Black-Throated Blue Warbler

January 10, 2017  •  2 Comments

The eBird range map for this species shows far more occurrences in the Northwest than I was aware of.  Which might explain why I only encountered a total of maybe 20 people during my first three visits to the site.  Inclement weather is likely the another reason for the relatively low turnout at this otherwise very accessible location that is surrounded by a lot of friendly and inquisitive neighbors.  

The most surprising past observation was by Greg Gillson while offshore during a pelagic trip out of Newport in 2011.  

There was a debate about whether suet cakes should be placed on the ground in the vicinity where the bird was presumably first observed.  My first thought was, why not!  Someone else said doing so would put the warbler at risk to be taken by a cat.  I thought that suggestion was nonsense, especially after finding a lot of feeders in the neighborhood, one Certified Backyard (bird) Habitat, and watching the warbler feed directly below a hanging suet feeder but never using that feeder or any of the others in the area.  Well, that was before today.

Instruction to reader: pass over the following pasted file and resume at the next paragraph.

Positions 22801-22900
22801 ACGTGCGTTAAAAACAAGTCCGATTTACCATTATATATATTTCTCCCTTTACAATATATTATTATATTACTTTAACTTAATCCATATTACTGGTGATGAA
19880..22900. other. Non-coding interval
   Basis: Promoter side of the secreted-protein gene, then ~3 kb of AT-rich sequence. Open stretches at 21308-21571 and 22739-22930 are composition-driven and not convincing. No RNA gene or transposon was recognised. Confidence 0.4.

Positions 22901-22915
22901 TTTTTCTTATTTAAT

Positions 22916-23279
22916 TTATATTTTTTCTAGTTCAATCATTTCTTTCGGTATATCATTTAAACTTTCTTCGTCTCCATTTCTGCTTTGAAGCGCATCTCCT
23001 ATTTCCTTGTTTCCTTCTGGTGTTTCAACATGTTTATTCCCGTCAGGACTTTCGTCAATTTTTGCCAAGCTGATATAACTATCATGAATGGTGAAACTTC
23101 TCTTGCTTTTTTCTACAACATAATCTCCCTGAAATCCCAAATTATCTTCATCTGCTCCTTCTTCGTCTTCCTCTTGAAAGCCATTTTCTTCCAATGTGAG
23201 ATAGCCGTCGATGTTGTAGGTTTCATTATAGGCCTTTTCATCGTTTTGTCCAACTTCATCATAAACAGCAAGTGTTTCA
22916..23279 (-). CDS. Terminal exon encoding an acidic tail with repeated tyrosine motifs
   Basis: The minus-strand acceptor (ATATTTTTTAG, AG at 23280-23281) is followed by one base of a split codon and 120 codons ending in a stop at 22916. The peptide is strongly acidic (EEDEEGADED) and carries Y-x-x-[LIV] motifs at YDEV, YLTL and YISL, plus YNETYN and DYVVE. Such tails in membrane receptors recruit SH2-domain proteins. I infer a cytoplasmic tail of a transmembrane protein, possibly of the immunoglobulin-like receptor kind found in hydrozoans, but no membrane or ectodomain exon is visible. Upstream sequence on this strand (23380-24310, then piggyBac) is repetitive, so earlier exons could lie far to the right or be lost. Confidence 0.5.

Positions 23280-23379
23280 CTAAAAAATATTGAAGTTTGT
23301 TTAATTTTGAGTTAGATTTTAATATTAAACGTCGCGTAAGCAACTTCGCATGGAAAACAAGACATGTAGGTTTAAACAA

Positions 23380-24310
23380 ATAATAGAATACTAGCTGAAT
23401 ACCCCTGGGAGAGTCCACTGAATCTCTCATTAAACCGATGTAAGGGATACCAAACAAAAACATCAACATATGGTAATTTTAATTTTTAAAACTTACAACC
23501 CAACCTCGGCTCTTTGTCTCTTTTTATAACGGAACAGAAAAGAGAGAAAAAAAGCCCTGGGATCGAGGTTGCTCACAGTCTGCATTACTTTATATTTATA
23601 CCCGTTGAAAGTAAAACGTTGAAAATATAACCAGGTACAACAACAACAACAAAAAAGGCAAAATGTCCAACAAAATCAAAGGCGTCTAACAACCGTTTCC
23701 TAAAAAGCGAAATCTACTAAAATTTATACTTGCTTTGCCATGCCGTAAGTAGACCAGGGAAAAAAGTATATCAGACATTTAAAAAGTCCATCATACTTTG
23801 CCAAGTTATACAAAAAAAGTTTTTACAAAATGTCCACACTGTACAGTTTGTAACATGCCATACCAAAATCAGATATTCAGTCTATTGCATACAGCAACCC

What I am at a loss to explain is why someone who hates to be wrong, is wrong so much of the time :-)

I hope you enjoy the pictures.

The Certified Backyard Habitat - ironically with a cat!  (This could be me by the way - we like cats):

The orange, pink, or salmon colored host-house.  You decide:

With the hanging suet feeder that ultimately led to my downfall: What I would have given for a few more lumen per square meter - it would have allowed for some great diagnostic stop-action images.  Oh well.

Now for the star of the show.

Hawking insects from its perch atop the hanging suet feeder:

Enjoying a leisurely meal of suet while I was gagging crow:


Comments

2.greg haworth(non-registered)
It's enough for me to know the bird visited the area. I don't have to see it to know it's here; i have your and others reports and pictures. Your pictures are pretty darn good, as always.
1.Lars Norgren(non-registered)
I have yet to see this species in Oregon, but it occurs often enough now that "vagrant" may not be the best descriptor. I don't recall where I read it, but small numbers of Black-throated Blue Warblers over-winter in California. I think this occurs in residential areas.
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